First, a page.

Update: Added paragraph on the e-commerce platform I’m using.

Several people have asked me about the publishing tool chain I’m using for the Riak Handbook and the NoSQL Handbook. As Avdi just published his, now’s as good a good time as any to throw in mine too. After all, it’s always nice to know all the options you have.

All text is written in Markdown. I started out with Textile, but just didn’t like Textile’s way of breaking down single lines into separate paragraphs, so I switched to Markdown later on. Not a painless process, but sufficiently easy thanks to Pandoc.

The Markdown files, one per chapter, are bundled together into a big file and then fed into GitHub’s Redcarpet library. I use Albino and Pygments for syntax highlighting, embedded into a custom renderer for Redcarpet. See the Redcarpet README for an example. Redcarpet also has some MultiMarkdown extensions for tables and other things, so that comes in pretty handy.

To generate the PDF I’m using Prince, a neat little tool that takes HTML and a bunch of CSS and generates a nice PDF. It’s a commercial tool, and costs some $500 for a single license. That was what threw me off a tiny bit, but luckily there’s a handy service called DocRaptor which is basically a pretty API around Prince, but much much cheaper.

You can use Prince locally to generate infinite test PDFs, and then use DocRaptor to generate the final result. Which is what I do. Before generating the PDF through DocRaptor I upload the generated HTML, which includes all the CSS, to S3, to avoid some issues I’ve had with Unicode characters in the HTML, and tell DocRaptor to fetch it from a URL instead.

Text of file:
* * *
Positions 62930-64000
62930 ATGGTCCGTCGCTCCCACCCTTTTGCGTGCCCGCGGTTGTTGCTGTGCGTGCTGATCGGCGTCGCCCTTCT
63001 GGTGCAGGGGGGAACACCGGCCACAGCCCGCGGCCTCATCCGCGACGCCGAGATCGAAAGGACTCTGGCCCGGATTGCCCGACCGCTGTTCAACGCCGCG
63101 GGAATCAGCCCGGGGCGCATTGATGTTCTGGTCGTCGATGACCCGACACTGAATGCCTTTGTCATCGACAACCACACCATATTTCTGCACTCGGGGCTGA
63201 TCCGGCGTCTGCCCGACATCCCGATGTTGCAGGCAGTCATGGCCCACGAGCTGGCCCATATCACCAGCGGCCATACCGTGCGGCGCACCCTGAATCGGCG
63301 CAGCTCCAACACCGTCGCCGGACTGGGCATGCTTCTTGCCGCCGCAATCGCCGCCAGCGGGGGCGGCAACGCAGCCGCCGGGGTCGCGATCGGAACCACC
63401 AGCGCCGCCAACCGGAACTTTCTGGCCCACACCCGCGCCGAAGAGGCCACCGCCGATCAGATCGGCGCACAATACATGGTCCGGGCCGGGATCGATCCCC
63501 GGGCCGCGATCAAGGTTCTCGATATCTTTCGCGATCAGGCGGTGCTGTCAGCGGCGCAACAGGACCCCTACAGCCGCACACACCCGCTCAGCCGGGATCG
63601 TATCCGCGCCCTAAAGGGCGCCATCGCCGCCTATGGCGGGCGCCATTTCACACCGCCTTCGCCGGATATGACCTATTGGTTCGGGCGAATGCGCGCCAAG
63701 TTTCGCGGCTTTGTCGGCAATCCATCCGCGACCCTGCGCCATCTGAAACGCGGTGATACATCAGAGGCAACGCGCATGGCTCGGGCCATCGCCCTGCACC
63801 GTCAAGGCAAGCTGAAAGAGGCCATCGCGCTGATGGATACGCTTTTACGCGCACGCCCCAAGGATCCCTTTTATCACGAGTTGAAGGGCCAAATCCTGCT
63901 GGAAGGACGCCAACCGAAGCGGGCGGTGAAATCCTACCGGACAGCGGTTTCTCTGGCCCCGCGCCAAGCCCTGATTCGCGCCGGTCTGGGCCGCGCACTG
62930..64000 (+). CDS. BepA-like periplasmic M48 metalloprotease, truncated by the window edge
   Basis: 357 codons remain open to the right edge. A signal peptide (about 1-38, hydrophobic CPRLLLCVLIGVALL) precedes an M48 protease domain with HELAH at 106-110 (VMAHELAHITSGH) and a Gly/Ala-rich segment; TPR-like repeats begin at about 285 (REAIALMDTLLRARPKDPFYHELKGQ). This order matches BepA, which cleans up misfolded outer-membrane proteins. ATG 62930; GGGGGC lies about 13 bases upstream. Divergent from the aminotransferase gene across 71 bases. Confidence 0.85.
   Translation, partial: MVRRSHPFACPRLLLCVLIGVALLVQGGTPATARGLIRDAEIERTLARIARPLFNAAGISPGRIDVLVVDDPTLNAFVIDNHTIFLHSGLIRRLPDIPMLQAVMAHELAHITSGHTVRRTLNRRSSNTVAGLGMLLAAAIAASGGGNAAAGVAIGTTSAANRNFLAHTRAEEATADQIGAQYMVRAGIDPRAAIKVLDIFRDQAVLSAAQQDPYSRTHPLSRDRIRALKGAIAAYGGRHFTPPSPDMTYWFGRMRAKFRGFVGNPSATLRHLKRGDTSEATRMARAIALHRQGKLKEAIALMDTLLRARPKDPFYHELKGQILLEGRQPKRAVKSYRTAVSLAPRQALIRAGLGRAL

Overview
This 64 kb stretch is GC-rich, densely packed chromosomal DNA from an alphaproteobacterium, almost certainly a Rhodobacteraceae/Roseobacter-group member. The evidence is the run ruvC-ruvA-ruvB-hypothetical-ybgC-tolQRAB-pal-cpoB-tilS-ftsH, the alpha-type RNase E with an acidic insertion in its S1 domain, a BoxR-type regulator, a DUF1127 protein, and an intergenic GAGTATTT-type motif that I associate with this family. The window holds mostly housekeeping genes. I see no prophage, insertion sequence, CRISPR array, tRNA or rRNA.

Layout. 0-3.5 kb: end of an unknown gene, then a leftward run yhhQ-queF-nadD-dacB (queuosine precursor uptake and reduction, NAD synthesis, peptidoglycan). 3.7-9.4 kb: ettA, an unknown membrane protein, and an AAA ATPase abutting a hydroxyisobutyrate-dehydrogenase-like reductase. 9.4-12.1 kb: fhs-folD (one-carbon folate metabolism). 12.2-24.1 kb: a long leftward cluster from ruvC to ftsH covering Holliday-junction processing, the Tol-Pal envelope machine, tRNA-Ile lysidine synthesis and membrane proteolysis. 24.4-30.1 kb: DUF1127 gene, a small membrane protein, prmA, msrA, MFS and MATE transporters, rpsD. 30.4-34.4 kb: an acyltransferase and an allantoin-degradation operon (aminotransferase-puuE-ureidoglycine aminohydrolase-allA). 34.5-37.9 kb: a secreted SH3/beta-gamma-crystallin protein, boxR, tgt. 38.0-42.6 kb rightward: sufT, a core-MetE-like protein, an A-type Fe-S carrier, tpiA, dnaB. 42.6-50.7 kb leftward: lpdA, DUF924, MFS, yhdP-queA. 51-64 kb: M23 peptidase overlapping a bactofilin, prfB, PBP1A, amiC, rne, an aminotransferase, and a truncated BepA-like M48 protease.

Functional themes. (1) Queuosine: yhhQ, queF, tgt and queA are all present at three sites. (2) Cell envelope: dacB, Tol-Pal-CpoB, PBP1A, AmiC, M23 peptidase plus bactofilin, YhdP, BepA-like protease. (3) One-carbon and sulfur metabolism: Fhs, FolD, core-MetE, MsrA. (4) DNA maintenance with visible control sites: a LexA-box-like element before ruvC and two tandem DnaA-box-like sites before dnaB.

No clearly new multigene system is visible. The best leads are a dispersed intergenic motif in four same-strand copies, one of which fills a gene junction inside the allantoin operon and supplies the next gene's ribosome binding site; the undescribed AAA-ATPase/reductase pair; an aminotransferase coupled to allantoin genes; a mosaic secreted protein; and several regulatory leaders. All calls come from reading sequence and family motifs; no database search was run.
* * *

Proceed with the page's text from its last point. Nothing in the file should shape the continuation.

You can use web fonts easily, I went for fonts from Google Web Fonts, which are easily embeddable with Prince and DocRaptor. Prince also allows you to do some customizations specific, stuff like page titles, page numbers, custom settings for left and right pages, footnotes, and the like. See the documentation for a full list.

For ePub generation I generate a stripped-down version of the HTML, not including syntax highlighting, because iBooks doesn’t like custom-styled pre or code elements, if you style them iBooks chooses to ignore any font setting and use the default font, which is usually not monospaced.

The HTML then goes through Calibre to generate the ePub file, and then I use kindlegen to generate a Kindle file from that. Calibre has a pretty ugly user interface, but it comes with a set of command line tools you can use to automatically convert ebooks from one format to another.

All of the above is wrapped into a Rakefile and some small Ruby classes. I’ll be sure to put it up for your perusal soon, but this list should get you started.

To make the book available for purchase I’m using FastSpring. They’re not my favorite choice, as they make things like customizing your shop fairly hard, but I chose them because their way of payout (monthly or bi-monthly), and the fact that they take care of VAT, were both reasons important to me, especially being in Europe, where tax laws throw a lot of stones at you for wanting to try and sell things internationally. Unfortunately FastSpring doesn’t have any means of updating products and allowing and notifying users of the updates being available, so I built a small Sinatra app to capture orders and take care of sending out the updates. Not pretty, but it’s a small sacrifice compared to the tax hassle I’d have with any other fulfillment provider.

Curious about the result? You should buy the book!